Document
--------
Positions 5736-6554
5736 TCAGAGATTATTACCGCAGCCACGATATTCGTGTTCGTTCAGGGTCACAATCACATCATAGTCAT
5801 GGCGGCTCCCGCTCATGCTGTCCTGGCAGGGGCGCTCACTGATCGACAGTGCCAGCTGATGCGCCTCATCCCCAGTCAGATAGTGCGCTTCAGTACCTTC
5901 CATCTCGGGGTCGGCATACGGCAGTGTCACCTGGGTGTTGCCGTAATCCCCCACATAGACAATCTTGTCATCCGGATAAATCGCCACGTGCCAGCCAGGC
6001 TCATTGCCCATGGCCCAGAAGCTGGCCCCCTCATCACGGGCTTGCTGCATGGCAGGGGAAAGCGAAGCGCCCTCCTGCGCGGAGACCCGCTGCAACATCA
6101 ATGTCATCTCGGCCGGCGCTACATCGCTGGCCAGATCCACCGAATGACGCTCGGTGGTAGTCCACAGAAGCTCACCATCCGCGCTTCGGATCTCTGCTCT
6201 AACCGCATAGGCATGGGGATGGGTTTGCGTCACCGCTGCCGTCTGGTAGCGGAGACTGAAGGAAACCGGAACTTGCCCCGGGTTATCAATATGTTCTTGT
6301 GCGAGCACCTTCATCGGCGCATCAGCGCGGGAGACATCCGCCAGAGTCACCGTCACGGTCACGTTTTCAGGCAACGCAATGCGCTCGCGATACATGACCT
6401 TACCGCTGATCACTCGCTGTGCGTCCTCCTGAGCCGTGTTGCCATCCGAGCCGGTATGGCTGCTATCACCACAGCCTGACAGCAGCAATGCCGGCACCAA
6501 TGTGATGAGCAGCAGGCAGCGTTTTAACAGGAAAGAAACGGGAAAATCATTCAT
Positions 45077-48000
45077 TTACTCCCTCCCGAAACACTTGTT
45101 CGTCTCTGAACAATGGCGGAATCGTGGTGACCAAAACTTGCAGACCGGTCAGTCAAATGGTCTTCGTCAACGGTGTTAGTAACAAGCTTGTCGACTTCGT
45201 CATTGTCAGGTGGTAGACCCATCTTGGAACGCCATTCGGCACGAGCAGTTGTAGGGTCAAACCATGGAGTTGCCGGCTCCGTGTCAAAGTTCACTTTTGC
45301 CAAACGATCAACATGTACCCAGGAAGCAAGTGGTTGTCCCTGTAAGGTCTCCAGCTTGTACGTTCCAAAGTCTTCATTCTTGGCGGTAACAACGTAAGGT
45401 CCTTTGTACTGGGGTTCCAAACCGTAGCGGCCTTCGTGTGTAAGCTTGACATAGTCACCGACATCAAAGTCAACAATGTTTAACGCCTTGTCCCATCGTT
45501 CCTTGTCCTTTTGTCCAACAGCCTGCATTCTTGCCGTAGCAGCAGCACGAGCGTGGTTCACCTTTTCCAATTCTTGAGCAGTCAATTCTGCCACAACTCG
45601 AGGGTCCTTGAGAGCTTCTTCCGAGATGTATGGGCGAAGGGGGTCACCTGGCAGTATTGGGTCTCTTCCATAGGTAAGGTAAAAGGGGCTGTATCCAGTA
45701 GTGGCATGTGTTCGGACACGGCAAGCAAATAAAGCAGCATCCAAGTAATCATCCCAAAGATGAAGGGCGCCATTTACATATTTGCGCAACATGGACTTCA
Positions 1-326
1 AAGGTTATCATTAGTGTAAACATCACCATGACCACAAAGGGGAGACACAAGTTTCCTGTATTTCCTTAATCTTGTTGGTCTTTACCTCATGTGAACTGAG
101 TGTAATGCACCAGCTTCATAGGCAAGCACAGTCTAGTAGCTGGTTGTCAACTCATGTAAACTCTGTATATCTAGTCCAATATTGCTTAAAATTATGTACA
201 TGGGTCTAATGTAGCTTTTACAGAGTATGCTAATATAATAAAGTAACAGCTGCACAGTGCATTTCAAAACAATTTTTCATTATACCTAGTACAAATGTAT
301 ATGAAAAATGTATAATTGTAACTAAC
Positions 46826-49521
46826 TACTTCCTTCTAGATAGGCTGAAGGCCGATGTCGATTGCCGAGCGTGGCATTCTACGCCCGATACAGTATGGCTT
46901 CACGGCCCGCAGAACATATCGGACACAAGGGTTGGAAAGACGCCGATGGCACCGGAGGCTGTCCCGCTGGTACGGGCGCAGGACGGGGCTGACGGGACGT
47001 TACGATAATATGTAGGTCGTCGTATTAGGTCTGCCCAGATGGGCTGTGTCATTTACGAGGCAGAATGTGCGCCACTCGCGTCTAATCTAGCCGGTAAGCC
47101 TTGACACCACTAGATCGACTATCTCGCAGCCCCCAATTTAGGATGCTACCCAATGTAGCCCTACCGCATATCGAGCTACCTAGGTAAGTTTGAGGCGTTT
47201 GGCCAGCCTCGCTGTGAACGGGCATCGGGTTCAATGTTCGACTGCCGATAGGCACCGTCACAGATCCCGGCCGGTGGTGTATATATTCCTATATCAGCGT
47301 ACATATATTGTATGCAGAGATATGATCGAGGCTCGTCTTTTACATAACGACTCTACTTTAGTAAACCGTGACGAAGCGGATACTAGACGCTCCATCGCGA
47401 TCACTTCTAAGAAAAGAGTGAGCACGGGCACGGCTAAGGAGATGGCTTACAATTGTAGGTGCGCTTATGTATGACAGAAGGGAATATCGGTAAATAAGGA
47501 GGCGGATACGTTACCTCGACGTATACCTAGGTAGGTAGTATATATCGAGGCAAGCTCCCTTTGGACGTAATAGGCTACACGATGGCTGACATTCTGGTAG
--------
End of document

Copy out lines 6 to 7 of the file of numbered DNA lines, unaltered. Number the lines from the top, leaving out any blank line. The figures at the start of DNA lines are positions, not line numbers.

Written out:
6101 ATGTCATCTCGGCCGGCGCTACATCGCTGGCCAGATCCACCGAATGACGCTCGGTGGTAGTCCACAGAAGCTCACCATCCGCGCTTCGGATCTCTGCTCT
6201 AACCGCATAGGCATGGGGATGGGTTTGCGTCACCGCTGCCGTCTGGTAGCGGAGACTGAAGGAAACCGGAACTTGCCCCGGGTTATCAATATGTTCTTGT